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how to stop weeds growing in driveway

How to stop weeds growing in driveway

So there you have it – 4 great alternatives to using herbicides and harsh chemicals to control weeds in the hardscape areas of your landscape.

For best results to control weeds, heat the water to a low boil in a pan. Add in salt along with the olive oil, and stir until dissolved. Let the mixture cool and then transfer to a spray bottle to apply.

A salt water solution being sprayed on a walking path.

Remember that vinegar is acidic and will burn the skin. Be sure to wear protective clothing and goggles when applying.

#3 Salt Water

Ordinary table salt works well, and the recipe is simple and economical:

Here are 4 great solutions that work wonders for all-natural weed control on driveways, patios and sidewalks.

Boiling water is a great choice when trying to eliminate stubborn weeds growing through cracks and crevices. The hot water easily finds it’s way to the plant, making it easier than trying to pull or spray.

#2 Control Weeds With A Weed Torch

Not only can herbicides be dangerous to you, pets, and the environment, they can also be quite expensive. Luckily, there are plenty of all-natural methods to control weeds that work just well, if not better!

One of the oldest and most effective natural methods for taking out unwanted weeds is with boiling water.

How to stop weeds growing in driveway

The reality is that pavement weed control is an ongoing landscaping maintenance task for homeowners, but the work is easier if you have a variety of workable strategies to choose from.

You can stay on top of weed control by devoting a bit of time to the job each week. Many homeowners like to conclude weekly mowing or garden work with a few minutes spent plucking or killing the weeds sprouting out the pavement cracks around the landscape.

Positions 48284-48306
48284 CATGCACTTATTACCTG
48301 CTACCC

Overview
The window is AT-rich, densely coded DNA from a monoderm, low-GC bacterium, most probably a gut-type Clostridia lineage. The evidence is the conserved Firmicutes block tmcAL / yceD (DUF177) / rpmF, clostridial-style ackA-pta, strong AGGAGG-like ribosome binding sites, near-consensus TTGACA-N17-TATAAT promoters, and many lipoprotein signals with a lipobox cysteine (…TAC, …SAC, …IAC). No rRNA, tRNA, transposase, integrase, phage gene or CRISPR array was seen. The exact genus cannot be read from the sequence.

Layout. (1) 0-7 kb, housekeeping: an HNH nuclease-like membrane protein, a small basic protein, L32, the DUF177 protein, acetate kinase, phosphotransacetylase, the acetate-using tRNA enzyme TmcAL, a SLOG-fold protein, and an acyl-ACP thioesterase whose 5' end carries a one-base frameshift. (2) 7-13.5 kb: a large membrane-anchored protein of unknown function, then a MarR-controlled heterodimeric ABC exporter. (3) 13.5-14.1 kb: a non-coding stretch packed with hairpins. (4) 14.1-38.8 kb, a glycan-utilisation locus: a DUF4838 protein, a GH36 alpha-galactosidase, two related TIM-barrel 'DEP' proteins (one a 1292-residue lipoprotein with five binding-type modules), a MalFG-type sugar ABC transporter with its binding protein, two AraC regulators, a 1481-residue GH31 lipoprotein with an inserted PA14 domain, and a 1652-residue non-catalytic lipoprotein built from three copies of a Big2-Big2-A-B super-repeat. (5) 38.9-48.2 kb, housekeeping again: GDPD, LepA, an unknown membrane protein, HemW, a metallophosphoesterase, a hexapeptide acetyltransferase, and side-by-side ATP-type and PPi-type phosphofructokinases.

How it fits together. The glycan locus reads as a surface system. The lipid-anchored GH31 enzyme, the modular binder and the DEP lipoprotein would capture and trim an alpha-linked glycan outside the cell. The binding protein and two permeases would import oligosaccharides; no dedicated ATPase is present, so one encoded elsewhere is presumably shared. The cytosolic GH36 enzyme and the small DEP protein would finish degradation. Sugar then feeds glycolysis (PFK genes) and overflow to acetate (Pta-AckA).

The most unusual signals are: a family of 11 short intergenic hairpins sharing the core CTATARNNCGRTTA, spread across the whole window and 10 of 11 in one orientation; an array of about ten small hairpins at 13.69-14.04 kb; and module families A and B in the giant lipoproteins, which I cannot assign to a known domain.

Before Getting Started

In cold weather, a dark-colored asphalt driveway absorbs sunlight and keeps the soil beneath warmer than the surrounding landscape. Some grasses and weeds can easily tolerate the salts in ice-melt products. Fescue, for instance, is a cool-season grass that is somewhat salt-tolerant and might have a good chance of surviving through the winter in a driveway. Sedge is a grass relative that tends to stay green in winter. And then there are the cold-happy weeds such as chickweed that seem to scoff at temperatures at which other plants would have long disappeared.

You will quickly recognize that various weeds have their favorite seasons, and are vulnerable to different control methods. The damp spring might be best suited to plucking weeds by hand, while during the dry months of late summer, chemical herbicides might be the better strategy.

When to Kill Pavement Weeds

Here are some common, effective ways to control the weeds and grasses that infiltrate the cracks in paved surfaces. If a recipe calls for salt, make sure to limit its use to hardscape areas only; do not allow the salt to run into lawns and gardens.